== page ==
Interventional Pain Management Specialists Help Get to the Bottom of Pain
Dr. Navid Farahmand, MD
Many people are unfamiliar with the condition called Piriformis Syndrome, especially when learning of its possible relationship to Sciatica pain. Sciatica, or the complaint of pain shooting down one’s leg, is a common problem that is often blamed on a pinched nerve within the spinal column. While this is an accurate assumption in many cases, I always advise my patients to remember that it’s not always the “big brother’s” fault. We can’t forget the little brother; Piriformis Syndrome (PS).
Sciatica can be caused by a pinching or irritation of the sciatic nerve outside the spinal column as well. To understand how this is possible, a brief description of the anatomy is helpful. The sciatic nerve is the large nerve carrying motor as well as sensory signals back and forth from the spine to the lower extremities, and is formed from the fusion of the L4, L5, and S1-S3 spinal nerves. These nerves exit the spine and ultimately fuse and exit the pelvis through an opening called the greater sciatic notch. As it exits though this opening, the sciatic nerve is essentially sandwiched between what I like to think of as two pieces of bread: the lower piece being the bony pelvis, and the upper piece being the piriformis muscle which ultimately is involved in the fluid movement of the hip. If the piriformis muscle is damaged, it can spasm or otherwise cause irritation of the sciatic nerve, now well outside of the spinal column.
With this anatomy lesson in mind, ladies and gentlemen, may I present to you the little brother, Piriformis Syndrome. PS is estimated to cause up to 6% of complaints of sciatica pain and discomfort. Approximately 50% of patients with PS have a history of direct trauma to the buttock, hip, or low back, and still other causes of Piriformis Syndrome include vigorous physical activity or hip replacement surgery. Patients often complain of low back, buttock, and/or hip pain that radiates down the leg.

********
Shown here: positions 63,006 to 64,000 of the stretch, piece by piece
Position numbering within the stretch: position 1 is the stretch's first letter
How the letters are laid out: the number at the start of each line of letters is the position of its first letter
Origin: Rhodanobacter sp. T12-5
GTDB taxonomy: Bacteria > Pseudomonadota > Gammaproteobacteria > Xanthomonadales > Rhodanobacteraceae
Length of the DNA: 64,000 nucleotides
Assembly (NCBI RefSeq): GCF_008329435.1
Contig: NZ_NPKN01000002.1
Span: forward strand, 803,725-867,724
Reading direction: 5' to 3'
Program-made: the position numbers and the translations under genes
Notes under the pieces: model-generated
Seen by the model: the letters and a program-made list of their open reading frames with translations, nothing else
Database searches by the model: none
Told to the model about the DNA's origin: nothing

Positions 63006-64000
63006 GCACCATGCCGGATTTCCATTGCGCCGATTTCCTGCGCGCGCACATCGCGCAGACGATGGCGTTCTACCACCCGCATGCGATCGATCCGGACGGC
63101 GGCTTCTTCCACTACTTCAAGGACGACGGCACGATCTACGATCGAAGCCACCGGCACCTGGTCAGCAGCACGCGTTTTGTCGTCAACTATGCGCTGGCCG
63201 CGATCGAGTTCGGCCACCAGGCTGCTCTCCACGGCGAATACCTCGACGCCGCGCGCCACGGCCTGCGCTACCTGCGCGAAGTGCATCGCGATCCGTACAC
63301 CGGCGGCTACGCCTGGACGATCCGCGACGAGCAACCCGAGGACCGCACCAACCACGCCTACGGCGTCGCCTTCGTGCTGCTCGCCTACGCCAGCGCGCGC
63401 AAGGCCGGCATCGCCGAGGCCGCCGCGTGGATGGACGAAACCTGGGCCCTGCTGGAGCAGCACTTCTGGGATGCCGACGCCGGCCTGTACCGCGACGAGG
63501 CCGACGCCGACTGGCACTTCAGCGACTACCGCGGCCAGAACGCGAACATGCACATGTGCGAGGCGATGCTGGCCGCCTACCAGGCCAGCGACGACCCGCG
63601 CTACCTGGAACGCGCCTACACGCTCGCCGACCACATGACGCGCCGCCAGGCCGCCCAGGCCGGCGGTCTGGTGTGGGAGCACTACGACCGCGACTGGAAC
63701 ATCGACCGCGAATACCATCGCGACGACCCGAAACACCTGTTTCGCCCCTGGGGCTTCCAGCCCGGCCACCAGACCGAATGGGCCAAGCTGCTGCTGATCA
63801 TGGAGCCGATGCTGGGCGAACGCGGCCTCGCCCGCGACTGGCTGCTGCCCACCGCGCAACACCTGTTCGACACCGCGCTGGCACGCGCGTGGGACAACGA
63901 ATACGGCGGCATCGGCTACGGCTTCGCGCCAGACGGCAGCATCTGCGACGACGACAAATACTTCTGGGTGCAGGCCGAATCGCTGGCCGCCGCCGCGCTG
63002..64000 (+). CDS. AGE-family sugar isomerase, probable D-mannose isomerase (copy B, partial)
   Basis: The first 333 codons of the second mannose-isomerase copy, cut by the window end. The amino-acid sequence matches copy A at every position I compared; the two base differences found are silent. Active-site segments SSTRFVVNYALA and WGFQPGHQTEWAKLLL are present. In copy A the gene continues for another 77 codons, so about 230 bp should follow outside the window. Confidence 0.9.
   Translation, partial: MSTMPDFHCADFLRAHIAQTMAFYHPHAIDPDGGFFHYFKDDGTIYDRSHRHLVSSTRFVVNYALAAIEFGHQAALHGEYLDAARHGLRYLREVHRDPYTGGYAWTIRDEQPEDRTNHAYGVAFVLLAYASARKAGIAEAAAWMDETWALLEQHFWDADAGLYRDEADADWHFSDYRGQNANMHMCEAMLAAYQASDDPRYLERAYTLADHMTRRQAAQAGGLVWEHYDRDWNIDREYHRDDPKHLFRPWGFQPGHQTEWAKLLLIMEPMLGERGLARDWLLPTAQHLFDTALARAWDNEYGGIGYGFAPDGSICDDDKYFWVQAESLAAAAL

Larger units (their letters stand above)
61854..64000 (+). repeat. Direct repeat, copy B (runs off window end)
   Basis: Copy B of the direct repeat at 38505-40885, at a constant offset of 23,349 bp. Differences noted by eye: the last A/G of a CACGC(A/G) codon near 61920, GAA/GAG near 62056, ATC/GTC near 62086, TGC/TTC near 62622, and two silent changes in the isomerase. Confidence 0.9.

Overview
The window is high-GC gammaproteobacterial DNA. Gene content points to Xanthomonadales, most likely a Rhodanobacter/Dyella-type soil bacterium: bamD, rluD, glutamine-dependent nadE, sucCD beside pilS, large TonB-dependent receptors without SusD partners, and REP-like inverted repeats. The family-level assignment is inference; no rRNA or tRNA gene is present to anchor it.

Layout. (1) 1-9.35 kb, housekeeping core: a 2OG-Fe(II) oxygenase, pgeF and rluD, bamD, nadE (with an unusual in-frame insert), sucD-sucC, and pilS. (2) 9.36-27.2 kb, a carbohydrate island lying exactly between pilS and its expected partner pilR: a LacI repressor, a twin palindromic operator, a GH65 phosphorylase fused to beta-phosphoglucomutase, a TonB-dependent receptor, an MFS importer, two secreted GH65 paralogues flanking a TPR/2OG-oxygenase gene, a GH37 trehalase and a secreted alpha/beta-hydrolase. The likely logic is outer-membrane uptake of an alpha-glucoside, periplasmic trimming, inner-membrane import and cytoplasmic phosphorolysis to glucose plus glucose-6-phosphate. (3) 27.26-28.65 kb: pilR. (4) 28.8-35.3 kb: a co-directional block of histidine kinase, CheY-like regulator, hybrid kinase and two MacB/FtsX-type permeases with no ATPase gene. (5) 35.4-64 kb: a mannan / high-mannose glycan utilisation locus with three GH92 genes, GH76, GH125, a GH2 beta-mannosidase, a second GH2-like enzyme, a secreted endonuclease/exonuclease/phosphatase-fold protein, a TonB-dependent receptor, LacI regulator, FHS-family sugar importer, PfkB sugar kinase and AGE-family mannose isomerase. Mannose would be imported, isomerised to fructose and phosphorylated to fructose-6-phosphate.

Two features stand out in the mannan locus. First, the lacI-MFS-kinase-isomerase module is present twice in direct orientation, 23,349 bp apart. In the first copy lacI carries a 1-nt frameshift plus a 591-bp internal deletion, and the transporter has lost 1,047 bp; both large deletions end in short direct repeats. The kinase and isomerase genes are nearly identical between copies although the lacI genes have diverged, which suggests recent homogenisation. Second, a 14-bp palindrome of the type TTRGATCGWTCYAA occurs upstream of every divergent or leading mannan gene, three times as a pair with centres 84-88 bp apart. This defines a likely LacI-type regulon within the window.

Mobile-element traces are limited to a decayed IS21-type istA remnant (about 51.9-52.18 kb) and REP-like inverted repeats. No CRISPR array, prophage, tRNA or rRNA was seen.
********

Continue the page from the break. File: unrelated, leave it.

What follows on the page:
Like siblings of different ages, treatment of Piriformis Syndrome has to be unique and different than the treatment of a pinched nerve occurring within the spinal column. More specifically, treatment is aimed at the offending piriformis muscle. Anti-inflammatory medication such as Ibuprofen (Motrin, Advil) and Acetominophen (Tylenol) can reduce inflammation and spasm. The application of heat, massage, and stretching can also decrease discomfort. In cases that don’t improve, a doctor specializing in performing injections (often times called interventional pain management) can safely and comfortably guide a needle into the piriformis muscle and inject it directly with local anesthetic and steroid medication to help numb the muscle and reduce inflammation, respectively. Infrequently, the piriformis muscle can continue to be irritated and spasm, causing continuous or recurrent complaints of sciatica. In such cases, the muscle can be injected with Botox or other similar medications that result in longer-lasting muscle paralysis, preventing further spasm and complaints of sciatica.
So, how do you know where to start in terms of treatment? Admittedly, sometimes it can be difficult to distinguish. As mentioned above, complaints of sciatica stemming from within the spine can sound very similar to complaints coming from Piriformis Syndrome, outside of the spinal column. That said, there are some clues that can help spine experts in making an accurate distinction and diagnosis. In cases where Piriformis Syndrome is to blame for the sciatica pain, complaints of numbness and tingling are less frequent, and as mentioned previously in about half the cases a history of trauma can be identified. Lastly, if an MRI of the spine fails to show significant cause for the problem within the spinal column, PS should be strongly considered. An open-minded interventional pain management physician will remember to keep Piriformis Syndrome as well as other possible causes for pain in mind and help you find the right treatment for your sciatica complaints.